international fertilizer correspondent
No 3


Four 'A's attract attention

IPI serves the world
- Versatile, capable K
- Contrasts in efficiency
- Cotton in Middle Asia looks for Potash
- Potash and oilseeds, a story for Pakistan?

- Exchangeable or non-exchangeable K – that is the question
- Lighting a flare for magnesium
- Saving money or saving cost?
- 4 decades of K Proceedings

News from the market
- World fertilizer use
- Potash demand and supply
- Crop by crop

Research findings
- Latest research findings - a selection

New IPI publications

Publications from other sources

Other editions of IFC


Dear Readers,

Africa dominates our front page but, on the inside pages of this edition of ifc, you will find news of developments in central, southern and eastern Asia, the Americas and Europe.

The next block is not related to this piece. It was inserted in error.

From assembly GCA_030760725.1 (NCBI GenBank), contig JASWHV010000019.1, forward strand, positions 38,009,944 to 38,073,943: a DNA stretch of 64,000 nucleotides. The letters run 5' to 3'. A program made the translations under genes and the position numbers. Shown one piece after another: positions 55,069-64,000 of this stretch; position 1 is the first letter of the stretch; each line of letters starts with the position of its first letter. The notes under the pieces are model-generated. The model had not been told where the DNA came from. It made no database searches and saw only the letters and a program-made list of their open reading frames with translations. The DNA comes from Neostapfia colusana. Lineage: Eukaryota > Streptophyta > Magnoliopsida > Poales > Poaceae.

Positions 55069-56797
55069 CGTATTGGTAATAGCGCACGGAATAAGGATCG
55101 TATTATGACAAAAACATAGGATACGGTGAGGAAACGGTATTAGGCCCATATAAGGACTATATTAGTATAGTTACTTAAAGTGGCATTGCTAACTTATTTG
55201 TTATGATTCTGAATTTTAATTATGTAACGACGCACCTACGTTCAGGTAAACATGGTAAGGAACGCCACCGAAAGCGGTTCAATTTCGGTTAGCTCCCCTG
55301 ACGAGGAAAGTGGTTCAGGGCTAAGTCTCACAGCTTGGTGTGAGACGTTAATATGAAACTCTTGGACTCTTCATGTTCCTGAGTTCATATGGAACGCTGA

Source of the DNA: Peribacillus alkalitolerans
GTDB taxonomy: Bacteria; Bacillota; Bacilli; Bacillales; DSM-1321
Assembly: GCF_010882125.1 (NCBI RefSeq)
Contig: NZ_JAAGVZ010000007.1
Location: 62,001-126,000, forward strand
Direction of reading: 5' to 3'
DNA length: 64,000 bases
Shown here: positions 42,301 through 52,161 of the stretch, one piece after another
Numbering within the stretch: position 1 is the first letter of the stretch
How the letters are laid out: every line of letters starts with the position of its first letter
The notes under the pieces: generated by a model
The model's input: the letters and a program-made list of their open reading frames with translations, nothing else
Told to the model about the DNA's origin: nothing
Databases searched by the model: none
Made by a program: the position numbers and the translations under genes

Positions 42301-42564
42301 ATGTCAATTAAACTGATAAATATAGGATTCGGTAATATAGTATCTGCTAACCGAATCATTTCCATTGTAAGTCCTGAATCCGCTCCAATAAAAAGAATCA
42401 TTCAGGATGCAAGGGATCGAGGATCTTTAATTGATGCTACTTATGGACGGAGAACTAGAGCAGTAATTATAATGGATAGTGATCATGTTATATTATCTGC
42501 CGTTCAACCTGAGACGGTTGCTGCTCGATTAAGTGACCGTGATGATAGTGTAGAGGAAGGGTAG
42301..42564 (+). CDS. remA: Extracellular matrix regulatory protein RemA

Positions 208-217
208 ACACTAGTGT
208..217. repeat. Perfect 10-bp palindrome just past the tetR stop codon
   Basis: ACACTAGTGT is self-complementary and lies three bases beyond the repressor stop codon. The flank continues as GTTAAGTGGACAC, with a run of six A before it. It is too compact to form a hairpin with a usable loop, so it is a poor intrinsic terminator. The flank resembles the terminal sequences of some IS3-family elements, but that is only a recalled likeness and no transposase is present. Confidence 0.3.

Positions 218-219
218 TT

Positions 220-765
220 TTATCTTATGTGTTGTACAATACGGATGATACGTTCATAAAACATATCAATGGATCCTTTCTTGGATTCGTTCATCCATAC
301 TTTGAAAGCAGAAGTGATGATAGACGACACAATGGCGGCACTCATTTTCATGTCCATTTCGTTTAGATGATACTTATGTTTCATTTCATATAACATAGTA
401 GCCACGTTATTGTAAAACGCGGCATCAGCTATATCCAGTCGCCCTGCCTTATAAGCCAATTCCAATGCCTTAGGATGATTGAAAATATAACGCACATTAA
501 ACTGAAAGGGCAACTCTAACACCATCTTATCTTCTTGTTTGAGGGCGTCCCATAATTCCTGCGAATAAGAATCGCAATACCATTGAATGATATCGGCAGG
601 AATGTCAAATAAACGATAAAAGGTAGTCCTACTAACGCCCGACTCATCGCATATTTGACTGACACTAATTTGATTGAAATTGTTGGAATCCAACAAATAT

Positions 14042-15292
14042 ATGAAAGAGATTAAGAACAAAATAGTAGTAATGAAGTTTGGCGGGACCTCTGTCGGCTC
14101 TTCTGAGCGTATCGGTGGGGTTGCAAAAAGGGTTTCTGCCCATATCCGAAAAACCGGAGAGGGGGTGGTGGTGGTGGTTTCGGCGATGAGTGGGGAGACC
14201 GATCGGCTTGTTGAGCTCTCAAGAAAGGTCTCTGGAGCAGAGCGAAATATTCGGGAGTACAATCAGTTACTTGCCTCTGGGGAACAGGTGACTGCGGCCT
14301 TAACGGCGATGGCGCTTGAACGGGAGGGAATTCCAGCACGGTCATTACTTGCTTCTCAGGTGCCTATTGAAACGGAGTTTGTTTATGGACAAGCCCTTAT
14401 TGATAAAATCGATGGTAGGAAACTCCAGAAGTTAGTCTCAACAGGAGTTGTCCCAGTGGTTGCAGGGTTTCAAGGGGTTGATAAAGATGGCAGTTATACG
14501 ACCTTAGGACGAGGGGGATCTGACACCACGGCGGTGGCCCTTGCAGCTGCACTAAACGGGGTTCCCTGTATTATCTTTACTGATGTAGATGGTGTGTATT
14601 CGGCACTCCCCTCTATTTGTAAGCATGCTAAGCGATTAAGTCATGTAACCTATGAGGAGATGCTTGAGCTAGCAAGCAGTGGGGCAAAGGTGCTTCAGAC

Africa is still experiencing rapid population growth, with some estimates suggesting that it will double within twenty years. Food production, although increasing, is not keeping up and the current high percentage of hungry and malnourished people, especially children, is unlikely to decrease substantially unless great improvements are made to agricultural productivity. At the heart of this problem lies heavy soil nutrient mining. Africa, of course, is not alone with this problem. Fertilizer use will probably become more widespread in future but there is still a very long way to go if Africa is to get close to food security.

Throughout the world, the need to promote the basic concept of balanced fertilization continues. Agricultural production is fundamental to human survival, and fundamental to agricultural production is soil fertility. Biotechnology may help us to design crop varieties better able to withstand attack from pests and diseases but this effort is of no value to farmers if plant growth is restricted or weakened through poor fertilization. Potash is the nutrient that supplies strength and quality and no plant, neither humble nor sophisticated, can survive without it.

A. Krauss